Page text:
Remember how we talked about the nerves “gliding” inside sheaths? Well, sometimes the nerves get “stuck” to those sheaths from the inside, causing them to stick a little (or a lot) when they try to move. 

This can also cause those sensation issues like numbness and tingling, but is usually something that comes on randomly — it can affect pretty much anyone with no apparent cause. 

One other thing to note is that if you have diabetes or rheumatoid arthritis, you may be at more risk for developing either of these syndromes.

How To Fix It

Finally, we’re done talking about all the negative stuff and can focus on the good part: how do we actually fix ulnar nerve entrapment. 

Depending on if you have a fracture or some sort of condition that needs medical help, many people experiencing tingling and numbness in their ring and pinky fingers can take care of the problem with conservative treatment, usually through the form of exercises.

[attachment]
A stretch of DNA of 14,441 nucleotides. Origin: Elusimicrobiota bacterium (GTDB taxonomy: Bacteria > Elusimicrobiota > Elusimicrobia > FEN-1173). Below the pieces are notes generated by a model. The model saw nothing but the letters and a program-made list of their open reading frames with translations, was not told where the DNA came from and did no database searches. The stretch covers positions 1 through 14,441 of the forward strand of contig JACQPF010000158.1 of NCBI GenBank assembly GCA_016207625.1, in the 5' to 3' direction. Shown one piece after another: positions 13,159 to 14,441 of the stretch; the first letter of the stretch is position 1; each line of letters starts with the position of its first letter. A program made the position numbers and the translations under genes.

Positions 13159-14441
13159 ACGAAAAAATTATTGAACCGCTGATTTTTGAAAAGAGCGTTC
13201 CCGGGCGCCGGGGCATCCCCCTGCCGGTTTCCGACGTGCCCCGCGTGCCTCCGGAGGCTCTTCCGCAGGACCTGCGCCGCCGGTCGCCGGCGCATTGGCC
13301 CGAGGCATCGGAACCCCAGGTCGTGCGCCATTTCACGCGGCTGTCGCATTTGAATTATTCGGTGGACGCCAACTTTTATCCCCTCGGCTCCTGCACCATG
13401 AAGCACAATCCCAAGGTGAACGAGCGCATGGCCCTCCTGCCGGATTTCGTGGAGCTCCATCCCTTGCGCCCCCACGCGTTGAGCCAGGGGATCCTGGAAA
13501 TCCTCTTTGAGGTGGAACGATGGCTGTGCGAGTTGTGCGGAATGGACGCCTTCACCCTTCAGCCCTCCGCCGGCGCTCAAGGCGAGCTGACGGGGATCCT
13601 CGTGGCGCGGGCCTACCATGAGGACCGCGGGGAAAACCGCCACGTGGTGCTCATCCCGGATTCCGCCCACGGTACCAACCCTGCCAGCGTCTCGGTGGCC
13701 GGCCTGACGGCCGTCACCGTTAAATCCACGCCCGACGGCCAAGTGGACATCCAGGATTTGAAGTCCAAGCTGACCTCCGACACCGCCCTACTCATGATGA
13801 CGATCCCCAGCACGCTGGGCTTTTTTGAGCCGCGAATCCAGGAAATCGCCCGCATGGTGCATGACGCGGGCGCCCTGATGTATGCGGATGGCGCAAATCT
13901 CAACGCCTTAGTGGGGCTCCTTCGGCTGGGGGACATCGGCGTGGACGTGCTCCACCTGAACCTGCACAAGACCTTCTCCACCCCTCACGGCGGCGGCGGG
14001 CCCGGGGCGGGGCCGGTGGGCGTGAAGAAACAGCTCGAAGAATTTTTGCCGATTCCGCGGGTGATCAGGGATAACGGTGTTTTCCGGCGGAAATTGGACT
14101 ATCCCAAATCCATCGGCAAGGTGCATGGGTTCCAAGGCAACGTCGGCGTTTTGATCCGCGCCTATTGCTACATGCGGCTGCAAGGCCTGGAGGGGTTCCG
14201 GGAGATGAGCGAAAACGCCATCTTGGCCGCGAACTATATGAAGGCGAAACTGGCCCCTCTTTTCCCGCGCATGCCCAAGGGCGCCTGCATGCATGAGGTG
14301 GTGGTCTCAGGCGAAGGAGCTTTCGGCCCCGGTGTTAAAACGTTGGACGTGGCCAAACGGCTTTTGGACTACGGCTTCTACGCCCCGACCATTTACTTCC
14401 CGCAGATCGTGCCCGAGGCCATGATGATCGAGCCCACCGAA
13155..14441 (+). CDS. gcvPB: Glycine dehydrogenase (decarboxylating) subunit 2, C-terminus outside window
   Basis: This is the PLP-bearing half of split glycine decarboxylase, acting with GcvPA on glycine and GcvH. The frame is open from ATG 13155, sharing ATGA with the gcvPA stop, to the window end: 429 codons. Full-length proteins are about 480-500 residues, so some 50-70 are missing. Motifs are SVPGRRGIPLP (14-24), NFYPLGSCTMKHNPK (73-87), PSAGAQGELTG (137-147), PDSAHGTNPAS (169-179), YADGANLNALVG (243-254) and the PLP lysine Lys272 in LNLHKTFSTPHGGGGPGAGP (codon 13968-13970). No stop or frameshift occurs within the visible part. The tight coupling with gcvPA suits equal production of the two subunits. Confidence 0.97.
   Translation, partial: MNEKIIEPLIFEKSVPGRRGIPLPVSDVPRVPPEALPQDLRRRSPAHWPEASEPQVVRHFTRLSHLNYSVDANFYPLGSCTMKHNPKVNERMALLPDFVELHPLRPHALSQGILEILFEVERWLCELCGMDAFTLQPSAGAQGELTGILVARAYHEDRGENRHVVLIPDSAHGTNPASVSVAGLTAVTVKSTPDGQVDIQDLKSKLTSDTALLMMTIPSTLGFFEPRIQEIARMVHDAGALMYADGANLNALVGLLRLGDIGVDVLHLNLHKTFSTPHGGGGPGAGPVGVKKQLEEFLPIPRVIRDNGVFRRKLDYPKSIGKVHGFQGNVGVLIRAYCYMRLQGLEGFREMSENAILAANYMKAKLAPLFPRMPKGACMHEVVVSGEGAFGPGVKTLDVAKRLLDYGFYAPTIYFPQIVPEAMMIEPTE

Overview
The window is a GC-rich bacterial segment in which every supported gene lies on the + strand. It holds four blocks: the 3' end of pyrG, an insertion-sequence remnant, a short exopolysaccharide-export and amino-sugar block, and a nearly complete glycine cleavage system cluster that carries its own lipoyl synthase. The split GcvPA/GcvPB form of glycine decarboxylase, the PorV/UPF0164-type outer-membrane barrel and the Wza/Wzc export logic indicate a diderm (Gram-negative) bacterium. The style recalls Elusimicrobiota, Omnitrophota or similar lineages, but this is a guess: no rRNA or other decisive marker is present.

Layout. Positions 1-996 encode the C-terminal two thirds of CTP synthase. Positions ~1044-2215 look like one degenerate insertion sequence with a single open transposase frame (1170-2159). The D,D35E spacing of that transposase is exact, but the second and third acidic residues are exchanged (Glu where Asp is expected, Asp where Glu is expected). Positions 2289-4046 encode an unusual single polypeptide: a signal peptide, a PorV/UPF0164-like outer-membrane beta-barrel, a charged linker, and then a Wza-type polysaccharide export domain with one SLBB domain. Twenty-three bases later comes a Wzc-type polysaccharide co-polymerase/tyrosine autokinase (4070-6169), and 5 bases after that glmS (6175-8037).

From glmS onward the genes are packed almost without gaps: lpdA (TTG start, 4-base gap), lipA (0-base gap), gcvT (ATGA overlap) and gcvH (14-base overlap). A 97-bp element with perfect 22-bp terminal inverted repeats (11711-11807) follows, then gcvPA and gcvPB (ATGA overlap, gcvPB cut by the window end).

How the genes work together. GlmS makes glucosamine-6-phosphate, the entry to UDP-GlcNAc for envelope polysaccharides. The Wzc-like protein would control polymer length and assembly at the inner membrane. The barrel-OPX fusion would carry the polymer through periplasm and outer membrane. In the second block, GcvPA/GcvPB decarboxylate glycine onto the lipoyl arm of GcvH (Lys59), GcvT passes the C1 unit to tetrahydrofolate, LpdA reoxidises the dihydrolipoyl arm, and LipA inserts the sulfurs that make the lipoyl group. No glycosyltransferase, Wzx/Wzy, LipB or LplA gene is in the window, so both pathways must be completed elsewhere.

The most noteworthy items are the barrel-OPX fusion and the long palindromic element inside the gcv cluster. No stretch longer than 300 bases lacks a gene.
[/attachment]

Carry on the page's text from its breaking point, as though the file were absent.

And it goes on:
One reason for the exercises is to address any functional issues, like weakness in the muscles. This can be done by following a workout routine, such as following our bicep workout to strengthen your arms, or by incorporating a strength routine for your wrists — any sort of strengthening done in a tolerable way (meaning we don’t further increase the symptoms) is going to have benefits!

However, we also want to do some exercises specific to the ulnar nerve. This will help it glide back and forth smoothly again, and combat the effects of the entrapment. 

Before I show you these exercises, I want to make a note that it is important to not aggravate the nerve more. It’s similar to a scab — if we keep picking the scab open over and over again, it will have a tough time healing. 

This means that all of these exercises are to be done in a controlled and tolerable way. You may feel a strong stretch with these, and that’s ok, but we don’t want to cause pain or more sensation changes — that’s a sign that you’re pushing a bit too hard.

That being said, let’s jump into the first exercise.